“It’s a reminder that dangerous climate change is already here, in this case in the form of melting ice, rising sea level and the inundation of our coastlines,” said Michael Mann, a Pennsylvania State University climatologist and author of “The New Climate War.” He wasn’t involved in the research.

The new research comes as the U.S. moved last week to rejoin the Paris Agreement, an international climate accord designed to limit greenhouse-gas emissions by 2050 and keep the rise in global temperature to no more than 3.6 degrees Fahrenheit (2 degrees Celsius), compared with preindustrial levels.

Former President Trump officially withdrew from the accord last year after vowing to do so for several years.

The average global temperature has risen about 2 degrees Fahrenheit since the 1880s, when systematic record-keeping began, according to the National Aeronautics and Space Administration.

Last week, NASA and the European Union’s Copernicus Climate Change Service announced that Earth’s average global surface temperature in 2020 tied 2016 as the warmest year on record.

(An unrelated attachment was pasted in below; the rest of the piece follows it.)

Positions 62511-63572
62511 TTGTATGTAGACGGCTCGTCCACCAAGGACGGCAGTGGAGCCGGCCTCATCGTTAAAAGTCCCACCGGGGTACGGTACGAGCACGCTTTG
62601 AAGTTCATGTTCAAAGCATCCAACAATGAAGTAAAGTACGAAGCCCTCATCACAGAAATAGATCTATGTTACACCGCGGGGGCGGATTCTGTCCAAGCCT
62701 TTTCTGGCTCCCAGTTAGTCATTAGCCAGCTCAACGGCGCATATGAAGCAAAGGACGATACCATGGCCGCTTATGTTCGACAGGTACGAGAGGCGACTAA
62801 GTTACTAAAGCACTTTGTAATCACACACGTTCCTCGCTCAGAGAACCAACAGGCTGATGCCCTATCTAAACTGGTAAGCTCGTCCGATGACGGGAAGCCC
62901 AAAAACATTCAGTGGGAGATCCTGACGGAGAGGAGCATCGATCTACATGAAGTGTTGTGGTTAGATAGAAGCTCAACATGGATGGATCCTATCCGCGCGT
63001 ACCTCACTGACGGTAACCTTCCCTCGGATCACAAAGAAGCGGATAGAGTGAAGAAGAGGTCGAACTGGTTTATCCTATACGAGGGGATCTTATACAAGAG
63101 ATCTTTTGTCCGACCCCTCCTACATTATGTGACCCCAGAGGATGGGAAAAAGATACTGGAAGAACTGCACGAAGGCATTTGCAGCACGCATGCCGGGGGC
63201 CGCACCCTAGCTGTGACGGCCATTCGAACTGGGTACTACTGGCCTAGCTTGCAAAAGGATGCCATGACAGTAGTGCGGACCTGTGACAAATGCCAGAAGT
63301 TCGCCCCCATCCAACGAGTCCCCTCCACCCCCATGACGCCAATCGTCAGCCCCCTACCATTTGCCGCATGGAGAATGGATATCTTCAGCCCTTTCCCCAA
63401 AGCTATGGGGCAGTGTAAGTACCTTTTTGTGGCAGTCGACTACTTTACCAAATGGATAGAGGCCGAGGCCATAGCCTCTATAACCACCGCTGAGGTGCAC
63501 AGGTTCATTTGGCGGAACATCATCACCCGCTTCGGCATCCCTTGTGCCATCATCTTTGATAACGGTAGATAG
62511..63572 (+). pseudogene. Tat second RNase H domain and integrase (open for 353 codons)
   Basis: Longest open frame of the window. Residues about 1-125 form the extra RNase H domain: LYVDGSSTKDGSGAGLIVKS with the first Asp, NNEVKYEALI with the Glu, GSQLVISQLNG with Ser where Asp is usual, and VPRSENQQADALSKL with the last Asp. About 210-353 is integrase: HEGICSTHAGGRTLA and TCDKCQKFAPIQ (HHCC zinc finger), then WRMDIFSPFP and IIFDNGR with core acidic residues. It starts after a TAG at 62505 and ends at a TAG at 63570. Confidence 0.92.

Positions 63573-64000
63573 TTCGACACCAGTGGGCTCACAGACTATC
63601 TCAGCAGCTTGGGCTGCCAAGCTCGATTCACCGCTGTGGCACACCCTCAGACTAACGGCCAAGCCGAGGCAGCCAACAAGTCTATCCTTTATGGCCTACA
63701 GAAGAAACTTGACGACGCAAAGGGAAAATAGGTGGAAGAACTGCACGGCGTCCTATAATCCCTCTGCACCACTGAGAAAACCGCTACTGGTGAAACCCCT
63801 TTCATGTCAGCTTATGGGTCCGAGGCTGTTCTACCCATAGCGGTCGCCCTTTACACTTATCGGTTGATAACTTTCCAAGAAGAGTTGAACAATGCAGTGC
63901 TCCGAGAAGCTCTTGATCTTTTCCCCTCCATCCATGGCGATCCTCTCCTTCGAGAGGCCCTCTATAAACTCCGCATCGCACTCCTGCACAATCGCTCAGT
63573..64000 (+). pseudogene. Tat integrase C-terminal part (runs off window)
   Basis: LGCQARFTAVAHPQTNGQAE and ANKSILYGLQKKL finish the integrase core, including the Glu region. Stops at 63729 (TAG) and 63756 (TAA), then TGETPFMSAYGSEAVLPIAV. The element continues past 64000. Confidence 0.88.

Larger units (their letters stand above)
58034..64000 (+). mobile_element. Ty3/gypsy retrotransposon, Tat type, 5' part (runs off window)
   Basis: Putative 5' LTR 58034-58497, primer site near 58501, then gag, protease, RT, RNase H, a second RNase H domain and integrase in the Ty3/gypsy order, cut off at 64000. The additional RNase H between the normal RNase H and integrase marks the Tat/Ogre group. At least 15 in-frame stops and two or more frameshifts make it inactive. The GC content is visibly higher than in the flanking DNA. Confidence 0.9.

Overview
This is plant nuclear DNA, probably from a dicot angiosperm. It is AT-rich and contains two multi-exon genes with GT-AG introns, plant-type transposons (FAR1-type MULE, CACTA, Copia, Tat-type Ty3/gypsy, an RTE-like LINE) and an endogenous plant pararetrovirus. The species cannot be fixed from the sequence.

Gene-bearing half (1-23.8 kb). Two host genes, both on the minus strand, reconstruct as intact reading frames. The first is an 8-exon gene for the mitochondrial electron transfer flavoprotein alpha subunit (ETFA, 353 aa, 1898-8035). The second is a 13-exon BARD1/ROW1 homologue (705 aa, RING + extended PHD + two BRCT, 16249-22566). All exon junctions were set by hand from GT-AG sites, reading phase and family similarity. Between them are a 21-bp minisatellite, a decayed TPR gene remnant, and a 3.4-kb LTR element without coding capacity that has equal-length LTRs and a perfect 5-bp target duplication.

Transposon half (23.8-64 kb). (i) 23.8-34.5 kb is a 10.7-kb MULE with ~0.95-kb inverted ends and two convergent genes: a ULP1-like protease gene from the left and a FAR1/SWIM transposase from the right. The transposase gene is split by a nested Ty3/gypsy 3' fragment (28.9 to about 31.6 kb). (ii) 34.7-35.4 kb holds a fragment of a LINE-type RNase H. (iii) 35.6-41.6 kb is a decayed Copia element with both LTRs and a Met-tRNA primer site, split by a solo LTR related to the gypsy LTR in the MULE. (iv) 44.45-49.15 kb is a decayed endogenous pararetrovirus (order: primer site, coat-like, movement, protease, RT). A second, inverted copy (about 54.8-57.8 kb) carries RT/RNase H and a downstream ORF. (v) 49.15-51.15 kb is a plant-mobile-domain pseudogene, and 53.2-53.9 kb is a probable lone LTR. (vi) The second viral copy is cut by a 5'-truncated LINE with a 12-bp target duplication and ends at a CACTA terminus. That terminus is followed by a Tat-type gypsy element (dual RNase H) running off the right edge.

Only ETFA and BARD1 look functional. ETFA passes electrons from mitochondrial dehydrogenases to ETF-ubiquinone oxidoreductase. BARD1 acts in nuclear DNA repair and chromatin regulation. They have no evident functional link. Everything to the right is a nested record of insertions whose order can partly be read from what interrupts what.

Independent studies by the National Oceanic and Atmospheric Administration and a private climate-analysis group called Berkeley Earth found that 2020 was slightly colder than 2016 but warmer than every other year since 1850.

All told, the past seven years have been the warmest in the modern record, according to NASA.

“It’s important that we keep up with the big picture for ice because the story there is very dramatic, despite the possibility that one glacier here or there might be doing something different,” said climate scientist Gavin Schmidt, director of the NASA Goddard Institute for Space Studies in New York.